noun of·fense \ə-ˈfen(t)s, especially for sense 3 ˈä-ˌfen(t)s, ˈȯ-\
variants: or



Definition of offense

  1. 1a obsolete :  an act of stumblingb archaic :  a cause or occasion of sin :  stumbling block

  2. 2 :  something that outrages the moral or physical senses His conduct is an offense to public decency. Such screaming is an offense to my ears.

  3. 3a :  the act of attacking :  assault weapons of offenseb :  the means or method of attacking or of attempting to score The quarterback's passing success was the team's edge in offense.c :  the offensive team or members of a team playing offensive positions The stronger offense won the game.d :  scoring ability

  4. 4a :  the act of displeasing or affronting no offense intended and none taken, I hopeb :  the state of being insulted or morally outraged takes offense at the slightest criticism we ought not … to give offense by sexist words or phrases — J. J. Kilpatrick

  5. 5a :  a breach of a moral or social code :  sin, misdeed was tolerant of his youthful offensesb :  an infraction of law was stopped by the police for a traffic offense; especially :  misdemeanor had a record of petty offenses


play \ə-ˈfen(t)s-ləs, especially for sense 3 ˈä-ˌfen(t)s-, ˈȯ-\ adjective

Examples of offense in a sentence

  1. He was found guilty and fined $250 for each offense.

  2. Penalties for a first offense range from fines to jail time.

  3. Our team has the best offense in the league.

  4. The quarterback directs the offense.

  5. The team needs some work on its offense.

  6. The team plays good offense.

Origin and Etymology of offense

Middle English, from Anglo-French, from Latin offensa, from feminine of offensus, past participle of offendere

First Known Use: 14th century

Synonym Discussion of offense

offense, resentment, umbrage, pique, dudgeon, huff mean an emotional response to or an emotional state resulting from a slight or indignity. offense implies hurt displeasure takes deep offense at racial slurs. resentment suggests lasting indignation or ill will harbored a lifelong resentment of his brother. umbrage may suggest hurt pride, resentment, or suspicion of another's motives took umbrage at the offer of advice. pique applies to a transient feeling of wounded vanity in a pique I foolishly declined the invitation. dudgeon suggests an angry fit of indignation stormed out of the meeting in high dudgeon. huff implies a peevish short-lived spell of anger usually at a petty cause in a huff he slammed the door.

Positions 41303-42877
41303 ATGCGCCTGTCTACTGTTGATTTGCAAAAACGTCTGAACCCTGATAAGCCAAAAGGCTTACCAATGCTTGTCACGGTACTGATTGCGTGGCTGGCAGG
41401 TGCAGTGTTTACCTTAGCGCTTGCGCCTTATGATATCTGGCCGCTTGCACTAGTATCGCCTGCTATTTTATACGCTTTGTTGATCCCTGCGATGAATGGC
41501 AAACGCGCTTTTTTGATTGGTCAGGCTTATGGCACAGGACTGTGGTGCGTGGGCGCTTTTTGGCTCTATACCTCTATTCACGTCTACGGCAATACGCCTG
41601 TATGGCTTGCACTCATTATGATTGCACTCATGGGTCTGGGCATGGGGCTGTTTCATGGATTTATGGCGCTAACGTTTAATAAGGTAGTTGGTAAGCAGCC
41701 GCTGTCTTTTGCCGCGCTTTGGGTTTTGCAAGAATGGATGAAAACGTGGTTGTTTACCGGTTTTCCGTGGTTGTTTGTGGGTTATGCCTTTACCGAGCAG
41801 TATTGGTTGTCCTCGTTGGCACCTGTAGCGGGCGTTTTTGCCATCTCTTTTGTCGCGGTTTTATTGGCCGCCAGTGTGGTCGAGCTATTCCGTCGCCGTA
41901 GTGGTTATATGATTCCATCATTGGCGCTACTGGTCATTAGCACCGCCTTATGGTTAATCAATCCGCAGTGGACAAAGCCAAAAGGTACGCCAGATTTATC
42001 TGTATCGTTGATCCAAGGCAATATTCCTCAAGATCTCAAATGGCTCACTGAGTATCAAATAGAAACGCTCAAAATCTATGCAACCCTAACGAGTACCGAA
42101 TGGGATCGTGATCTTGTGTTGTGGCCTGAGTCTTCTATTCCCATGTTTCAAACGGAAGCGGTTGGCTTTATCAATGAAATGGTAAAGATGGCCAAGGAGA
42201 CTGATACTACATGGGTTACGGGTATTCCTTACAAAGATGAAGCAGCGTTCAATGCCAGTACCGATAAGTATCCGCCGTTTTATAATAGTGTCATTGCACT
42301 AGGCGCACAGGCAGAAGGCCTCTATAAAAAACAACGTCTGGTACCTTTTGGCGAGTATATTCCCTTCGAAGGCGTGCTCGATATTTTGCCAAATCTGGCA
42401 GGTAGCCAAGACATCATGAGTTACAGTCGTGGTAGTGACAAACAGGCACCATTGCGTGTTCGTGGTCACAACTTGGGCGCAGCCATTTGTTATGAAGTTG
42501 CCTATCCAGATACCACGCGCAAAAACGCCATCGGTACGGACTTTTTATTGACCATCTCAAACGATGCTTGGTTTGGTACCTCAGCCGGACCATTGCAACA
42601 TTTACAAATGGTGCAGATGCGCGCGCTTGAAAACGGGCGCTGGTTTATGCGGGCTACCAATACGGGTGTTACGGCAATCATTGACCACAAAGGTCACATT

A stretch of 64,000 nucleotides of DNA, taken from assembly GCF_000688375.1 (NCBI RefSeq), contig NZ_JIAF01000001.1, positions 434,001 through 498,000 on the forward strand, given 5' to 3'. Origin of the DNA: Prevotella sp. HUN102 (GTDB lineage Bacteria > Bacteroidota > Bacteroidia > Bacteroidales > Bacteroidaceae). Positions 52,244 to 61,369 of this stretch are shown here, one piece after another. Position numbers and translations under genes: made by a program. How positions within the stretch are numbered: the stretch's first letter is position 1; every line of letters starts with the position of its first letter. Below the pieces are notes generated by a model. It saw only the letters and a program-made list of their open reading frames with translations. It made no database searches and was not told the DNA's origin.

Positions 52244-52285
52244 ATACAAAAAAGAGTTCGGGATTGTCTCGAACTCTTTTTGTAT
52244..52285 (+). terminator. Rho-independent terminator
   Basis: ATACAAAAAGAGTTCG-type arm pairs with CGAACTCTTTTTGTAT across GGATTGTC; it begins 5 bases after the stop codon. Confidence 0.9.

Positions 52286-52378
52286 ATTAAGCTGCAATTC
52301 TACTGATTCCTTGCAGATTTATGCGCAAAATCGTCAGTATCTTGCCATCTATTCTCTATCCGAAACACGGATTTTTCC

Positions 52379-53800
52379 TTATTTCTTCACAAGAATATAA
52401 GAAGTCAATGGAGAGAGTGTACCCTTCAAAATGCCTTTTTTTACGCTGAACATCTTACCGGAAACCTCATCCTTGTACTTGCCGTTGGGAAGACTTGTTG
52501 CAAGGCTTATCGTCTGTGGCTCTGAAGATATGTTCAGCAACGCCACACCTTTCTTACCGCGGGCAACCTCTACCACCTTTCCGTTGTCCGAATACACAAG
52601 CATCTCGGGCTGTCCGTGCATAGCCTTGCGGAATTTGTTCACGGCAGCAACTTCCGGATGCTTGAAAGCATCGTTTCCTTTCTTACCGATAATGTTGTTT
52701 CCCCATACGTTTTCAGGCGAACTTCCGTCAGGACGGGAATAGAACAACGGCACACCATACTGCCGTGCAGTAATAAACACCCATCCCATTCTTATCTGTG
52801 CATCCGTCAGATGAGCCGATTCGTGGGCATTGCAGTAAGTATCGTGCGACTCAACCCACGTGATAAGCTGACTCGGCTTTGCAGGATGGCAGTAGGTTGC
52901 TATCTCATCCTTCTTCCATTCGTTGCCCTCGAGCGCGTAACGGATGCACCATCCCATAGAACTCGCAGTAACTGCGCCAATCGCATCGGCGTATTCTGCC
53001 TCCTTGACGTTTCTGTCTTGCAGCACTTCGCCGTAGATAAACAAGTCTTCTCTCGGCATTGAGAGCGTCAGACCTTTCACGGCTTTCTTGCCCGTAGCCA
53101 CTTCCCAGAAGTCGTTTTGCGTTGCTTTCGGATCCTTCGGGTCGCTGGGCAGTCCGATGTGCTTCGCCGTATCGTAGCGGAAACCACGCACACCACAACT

offense, sin, vice, crime, scandal mean a transgression of law. offense applies to the infraction of any law, rule, or code at that school no offense went unpunished. sin implies an offense against moral or religious law the sin of blasphemy. vice applies to a habit or practice that degrades or corrupts regarded gambling as a vice. crime implies a serious offense punishable by the law of the state the crime of murder. scandal applies to an offense that outrages the public conscience a career ruined by a sex scandal.

OFFENSE Defined for English Language Learners


noun of·fense \ə-ˈfen(t)s, especially for sense 3 ˈä-ˌfen(t)s, ˈȯ-\

Definition of offense for English Language Learners

  • : something that causes a person to be hurt, angry, or upset

  • : something that is wrong or improper

  • : a criminal act

OFFENSE Defined for Kids


noun of·fense \ə-ˈfens\
variants: or



Definition of offense for Students

  1. 1 :  something done that hurts feelings or insults

  2. 2 :  wrongdoing, sin

  3. 3 :  the act of hurting feelings or insulting

  4. 4 :  a team or the part of a team that attempts to score in a game

  5. 5 :  an act of attacking :  assault

Law Dictionary


noun of·fense \ə-ˈfens\
variants: or


\ə-ˈfens\ play

Legal Definition of offense

  1. 1 :  a violation of the law; especially :  a criminal act nor shall any person be subject for the same offense to be twice put in jeopardy — U.S. Constitution amend. V — see also lesser included offense

  2. 2 in the civil law of Louisiana :  an intentional unlawful act that causes damage to another and for which the law imposes an obligation for damages — compare quasi contract at contract, quasi-offense

Additional Notes on offense

Breach of contract, offenses, quasi-offenses, and quasi contracts are the bases for civil liability under Louisiana civil law. Offenses and quasi-offenses are comparable to common-law torts.

Seen and Heard

What made you want to look up offense? Please tell us where you read or heard it (including the quote, if possible).


a brief usually trivial fact

Get Word of the Day daily email!


Take a 3-minute break and test your skills!

Name That Thing

Test your visual vocabulary with our 10-question challenge!


Test Your Knowledge - and learn some interesting things along the way.